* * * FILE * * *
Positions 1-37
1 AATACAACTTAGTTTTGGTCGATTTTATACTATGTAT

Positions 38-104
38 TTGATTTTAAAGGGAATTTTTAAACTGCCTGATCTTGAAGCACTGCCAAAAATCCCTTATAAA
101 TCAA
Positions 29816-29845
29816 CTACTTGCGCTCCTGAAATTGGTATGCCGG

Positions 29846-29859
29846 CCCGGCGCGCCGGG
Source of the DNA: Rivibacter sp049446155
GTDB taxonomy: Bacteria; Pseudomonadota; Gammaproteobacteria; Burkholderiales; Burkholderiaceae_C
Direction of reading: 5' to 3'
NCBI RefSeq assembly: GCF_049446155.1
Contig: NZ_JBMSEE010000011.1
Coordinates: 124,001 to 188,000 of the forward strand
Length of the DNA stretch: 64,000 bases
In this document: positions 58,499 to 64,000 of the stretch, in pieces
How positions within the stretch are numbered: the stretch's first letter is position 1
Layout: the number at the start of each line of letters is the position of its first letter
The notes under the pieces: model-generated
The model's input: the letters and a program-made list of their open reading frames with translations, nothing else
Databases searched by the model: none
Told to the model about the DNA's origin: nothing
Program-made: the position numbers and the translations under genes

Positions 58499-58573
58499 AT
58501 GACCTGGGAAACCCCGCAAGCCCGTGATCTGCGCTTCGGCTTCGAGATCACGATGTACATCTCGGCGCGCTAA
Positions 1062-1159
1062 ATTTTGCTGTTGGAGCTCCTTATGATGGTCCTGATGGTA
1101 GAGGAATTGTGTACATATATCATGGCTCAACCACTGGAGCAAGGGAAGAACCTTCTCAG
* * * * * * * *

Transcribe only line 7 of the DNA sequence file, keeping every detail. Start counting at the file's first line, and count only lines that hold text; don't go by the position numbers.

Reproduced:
29816 CTACTTGCGCTCCTGAAATTGGTATGCCGG